There's an assumption that cyclists are not affected by congestion, which is only really true when there is adequate protected infrastructure. On most of my usual routes there is no room to filter and cycles also have to wait. Cars used to be narrower, remember, while roads haven't got any wider.

Even without protected infrastructure, cyclists often have alternative routes that car drivers cannot use, such as using town centres where motor vehicle are not permitted, bus lanes, contraflow cycling, bridle ways and byways, back lanes that are inconvenient for motor vehicles, short routes between residential areas, or even getting off and walking. That we can be either pedestrians (or pedestrian-like), or the operators of vehicles is the greatest advantage of cycling.
“In some ways, it is easier to be a dissident, for then one is without responsibility.”
― Nelson Mandela, Long Walk to Freedom

Ruadh495
Posts: 413
Joined: 25 Jun 2016, 11:10am

Re: the benefits of congestion

Postby Ruadh495 » 27 Feb 2017, 12:48pm

True, and all of those are better than sitting in the traffic. Becoming a pedestrian is a option we often neglect.

Either walking up the pavement (assuming there is one) or taking to a bridleway (6-12" deep mud) will really affect your journey time though. It can be a slow as the jammed cars. So you can't really claim to be unaffected.

Bmblbzzz
Posts: 2824
Joined: 18 May 2012, 7:56pm
Location: From here to there.

Re: the benefits of congestion

Postby Bmblbzzz » 27 Feb 2017, 12:58pm

Yes, some people will be prompted by congestion to take alternative journey modes, whether bike, walking, train. But where does that congestion come from? It is, obviously, the result of too many motor vehicles, mostly private cars, on the roads already. So if we say that congestion prompts some people to cycle, we have to admit that it is because more people are driving.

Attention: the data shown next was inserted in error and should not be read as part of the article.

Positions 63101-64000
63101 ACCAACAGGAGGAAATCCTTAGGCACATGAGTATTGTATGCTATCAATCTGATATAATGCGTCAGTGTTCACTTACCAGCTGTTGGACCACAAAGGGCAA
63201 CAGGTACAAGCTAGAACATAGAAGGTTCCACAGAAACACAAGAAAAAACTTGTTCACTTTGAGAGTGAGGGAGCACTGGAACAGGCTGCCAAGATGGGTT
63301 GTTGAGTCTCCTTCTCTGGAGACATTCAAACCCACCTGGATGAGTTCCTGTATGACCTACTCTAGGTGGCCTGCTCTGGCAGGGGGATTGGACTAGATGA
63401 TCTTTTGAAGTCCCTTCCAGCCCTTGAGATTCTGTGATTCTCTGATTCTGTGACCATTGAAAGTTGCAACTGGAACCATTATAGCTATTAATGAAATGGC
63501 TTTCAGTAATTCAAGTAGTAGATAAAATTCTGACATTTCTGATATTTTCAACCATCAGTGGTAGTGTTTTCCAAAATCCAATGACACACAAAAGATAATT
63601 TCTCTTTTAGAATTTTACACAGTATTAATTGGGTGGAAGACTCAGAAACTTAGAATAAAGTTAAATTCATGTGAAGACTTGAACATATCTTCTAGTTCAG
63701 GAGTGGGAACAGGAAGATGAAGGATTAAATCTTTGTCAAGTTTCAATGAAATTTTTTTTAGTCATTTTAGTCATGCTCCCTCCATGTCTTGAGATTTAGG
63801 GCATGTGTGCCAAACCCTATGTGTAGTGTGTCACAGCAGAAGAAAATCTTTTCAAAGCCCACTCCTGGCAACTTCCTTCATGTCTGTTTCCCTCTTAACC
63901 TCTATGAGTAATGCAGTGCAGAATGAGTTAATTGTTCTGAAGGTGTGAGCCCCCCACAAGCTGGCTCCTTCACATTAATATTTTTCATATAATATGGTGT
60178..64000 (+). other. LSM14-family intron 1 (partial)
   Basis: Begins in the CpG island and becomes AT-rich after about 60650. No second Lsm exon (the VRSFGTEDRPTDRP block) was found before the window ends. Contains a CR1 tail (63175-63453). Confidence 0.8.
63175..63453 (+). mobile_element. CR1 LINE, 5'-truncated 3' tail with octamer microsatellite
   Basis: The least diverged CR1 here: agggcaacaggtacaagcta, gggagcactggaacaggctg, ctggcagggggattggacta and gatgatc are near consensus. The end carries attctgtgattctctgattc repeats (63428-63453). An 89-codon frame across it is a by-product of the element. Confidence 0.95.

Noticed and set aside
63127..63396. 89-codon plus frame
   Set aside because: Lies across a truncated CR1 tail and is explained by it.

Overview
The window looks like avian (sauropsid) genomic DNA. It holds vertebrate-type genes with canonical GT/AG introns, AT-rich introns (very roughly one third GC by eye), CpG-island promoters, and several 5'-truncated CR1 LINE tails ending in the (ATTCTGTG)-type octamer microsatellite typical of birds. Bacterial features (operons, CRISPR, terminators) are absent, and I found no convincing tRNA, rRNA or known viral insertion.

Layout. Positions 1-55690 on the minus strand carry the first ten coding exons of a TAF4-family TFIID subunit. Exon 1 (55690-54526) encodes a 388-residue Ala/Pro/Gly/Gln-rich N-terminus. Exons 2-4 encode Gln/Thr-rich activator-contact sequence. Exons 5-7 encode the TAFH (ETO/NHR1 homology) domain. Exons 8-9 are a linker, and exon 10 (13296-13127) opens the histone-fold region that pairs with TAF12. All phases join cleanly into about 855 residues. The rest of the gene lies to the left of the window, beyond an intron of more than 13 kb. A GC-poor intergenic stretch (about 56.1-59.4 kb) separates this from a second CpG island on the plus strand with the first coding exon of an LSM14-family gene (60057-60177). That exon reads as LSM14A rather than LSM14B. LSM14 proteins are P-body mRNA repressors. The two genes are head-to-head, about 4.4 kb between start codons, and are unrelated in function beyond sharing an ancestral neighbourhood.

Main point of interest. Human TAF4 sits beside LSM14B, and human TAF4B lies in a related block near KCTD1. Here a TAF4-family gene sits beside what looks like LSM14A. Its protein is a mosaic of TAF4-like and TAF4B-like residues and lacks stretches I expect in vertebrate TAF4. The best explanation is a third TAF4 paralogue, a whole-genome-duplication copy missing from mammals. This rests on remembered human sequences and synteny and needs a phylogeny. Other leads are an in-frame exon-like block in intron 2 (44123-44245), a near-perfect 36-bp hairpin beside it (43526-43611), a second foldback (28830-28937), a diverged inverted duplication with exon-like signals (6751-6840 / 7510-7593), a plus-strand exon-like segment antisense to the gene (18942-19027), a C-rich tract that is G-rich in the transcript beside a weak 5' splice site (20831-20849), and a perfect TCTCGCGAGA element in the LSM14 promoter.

User avatar
mjr
Posts: 13760
Joined: 20 Jun 2011, 7:06pm
Location: Norfolk or Somerset, mostly
Contact:

Re: the benefits of congestion

Postby mjr » 27 Feb 2017, 1:13pm

Ruadh495 wrote:True, and all of those are better than sitting in the traffic. Becoming a pedestrian is a option we often neglect.

Because it's inconvenient for you (slower, possibly muddy and so on, as you note) and it's often inconvenient for others - someone walking with a bike is wider and can easily occupy the entire width of a pavement, with pedals sticking out ready to bash shins and calves. It seems better if cyclists keep riding, even on footways, as long as they give way to walkers.

I also feel fairly likely to drop a fully-laden bike if I try pushing it far because it's not really designed to be balanced when the motive force is way off to one side, so I tend to keep riding at walking pace (or stop if many walkers are passing) rather than dismount. Then there's cyclists who aren't physically capable of walking and pushing their cycles past obstructions, plus other users of cycle tracks like wheelchairs and mobility scooters - any cycling route that's relying on a cyclist "becoming a pedestrian" is discriminating against people with disabilities.
MJR, mostly pedalling 3-speed roadsters. KL+West Norfolk BUG incl social easy rides http://www.klwnbug.co.uk
All the above is CC-By-SA and no other implied copyright license to Cycle magazine.

thirdcrank
Posts: 28648
Joined: 9 Jan 2007, 2:44pm

Re: the benefits of congestion

Postby thirdcrank » 27 Feb 2017, 1:31pm

There must be times when congestion makes useful movement impossible but my impression is that an awful lot of drivers will accept this - ie up to the usual point when it's crawling and they didn't know it would be gridlock, by which time it's too late. My impression is that the only general factor which will deter somebody from using their car for a commuting-type journey is the certain absence of parking at their destination.